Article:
Newspaper article The Christian Science Monitor
Liberal Investors Let Cash Attest Their Convictions
AMBROSE BIERCE, writing in 1906, called corporations "ingenious devices for obtaining individual profit without individual responsibility." While he may have had a Machiavellian view of the corporate business world, a growing number of individuals and organizations are also beginning to demand ethical standards and social conscience of companies.
No longer labeled off-beat and unrealistic, this emerging group is putting its investment dollars where its heart is and making a tidy sum of money to boot. "Doing good while doing well," the refrain of socially responsible investors, is moving into the mainstream. That investors had made $625 billion worth of social investments by 1991 attests to its broadening appeal.
Measured against the long history of business enterprise, however, this 20-year old phenomenon has yet to fully define itself. In the process of accomplishing its goals, it needs to reassure society's conservatives that the more shrill pioneers of socially responsible investment are not tarring all business with Bierce's brush.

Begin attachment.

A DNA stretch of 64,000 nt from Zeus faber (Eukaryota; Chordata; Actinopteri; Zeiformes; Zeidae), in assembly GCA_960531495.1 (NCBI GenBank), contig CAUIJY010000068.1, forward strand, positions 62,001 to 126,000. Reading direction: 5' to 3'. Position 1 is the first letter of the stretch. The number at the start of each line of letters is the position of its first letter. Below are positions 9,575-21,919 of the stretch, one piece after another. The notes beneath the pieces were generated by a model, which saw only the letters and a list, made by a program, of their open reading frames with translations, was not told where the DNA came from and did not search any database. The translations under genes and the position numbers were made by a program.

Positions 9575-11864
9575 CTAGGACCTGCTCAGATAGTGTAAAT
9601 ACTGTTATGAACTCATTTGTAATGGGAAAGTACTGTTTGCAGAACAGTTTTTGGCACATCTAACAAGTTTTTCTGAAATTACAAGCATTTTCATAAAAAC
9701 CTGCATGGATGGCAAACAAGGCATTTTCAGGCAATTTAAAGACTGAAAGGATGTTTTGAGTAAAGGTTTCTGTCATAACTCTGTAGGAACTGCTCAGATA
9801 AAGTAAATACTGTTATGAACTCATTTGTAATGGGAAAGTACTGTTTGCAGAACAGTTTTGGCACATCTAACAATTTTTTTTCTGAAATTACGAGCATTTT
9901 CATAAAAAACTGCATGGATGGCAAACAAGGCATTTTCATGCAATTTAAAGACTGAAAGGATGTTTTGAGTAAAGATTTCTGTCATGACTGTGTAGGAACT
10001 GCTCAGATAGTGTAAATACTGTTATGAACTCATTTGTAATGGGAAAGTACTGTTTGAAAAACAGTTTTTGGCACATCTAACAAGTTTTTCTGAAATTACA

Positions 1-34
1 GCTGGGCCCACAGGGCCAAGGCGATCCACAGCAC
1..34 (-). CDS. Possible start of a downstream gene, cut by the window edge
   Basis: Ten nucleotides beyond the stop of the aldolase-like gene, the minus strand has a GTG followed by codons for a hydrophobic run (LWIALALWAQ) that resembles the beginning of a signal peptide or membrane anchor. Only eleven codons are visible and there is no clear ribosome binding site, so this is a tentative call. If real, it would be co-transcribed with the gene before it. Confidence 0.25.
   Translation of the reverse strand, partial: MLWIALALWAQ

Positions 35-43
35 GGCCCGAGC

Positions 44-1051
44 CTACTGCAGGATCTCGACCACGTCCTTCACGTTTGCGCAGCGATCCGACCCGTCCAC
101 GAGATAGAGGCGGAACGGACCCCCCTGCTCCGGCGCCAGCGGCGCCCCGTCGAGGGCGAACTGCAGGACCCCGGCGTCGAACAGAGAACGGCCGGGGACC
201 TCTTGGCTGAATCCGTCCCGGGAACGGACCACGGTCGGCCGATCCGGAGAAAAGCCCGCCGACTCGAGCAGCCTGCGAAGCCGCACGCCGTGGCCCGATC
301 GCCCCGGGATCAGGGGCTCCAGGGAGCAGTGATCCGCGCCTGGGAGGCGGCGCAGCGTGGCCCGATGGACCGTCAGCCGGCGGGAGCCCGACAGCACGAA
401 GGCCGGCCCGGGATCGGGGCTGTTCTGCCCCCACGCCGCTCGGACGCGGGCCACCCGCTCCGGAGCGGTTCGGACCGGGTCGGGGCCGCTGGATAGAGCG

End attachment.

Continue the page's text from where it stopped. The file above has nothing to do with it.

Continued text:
Screening companies by social ethics has grown in sophistication since the early 1970s when companies were largely assessed on their alcohol, smoking, gambling, nuclear power, and military contracts. These simple screens have been supplemented by a host of more subtle ones like product safety, employee relations, and environmental protection. To help the budding social investor develop his own investment criteria, a slew of new books are available, the most recent of which is "Investing for Good." Jointly authored by Amy Domini, Peter Kinder, and Steven Lydenberg - all old hands in writing about social investing - the book offers a thorough step-by-step guide to making your money work for you. It also refrains from beating the social drum too loud.
The tome is written for the relatively unsophisticated investor, however.
Those unfamiliar with the nuts and bolts of the markets and monetary instruments - and all the jargon that accompany them - will find it a good road map. Clearly written, "Investing for Good" manages not to be patronizing despite some of its more elementary explanations: "An annual report is a financial statement that state laws require every corporation to supply to its shareholders. …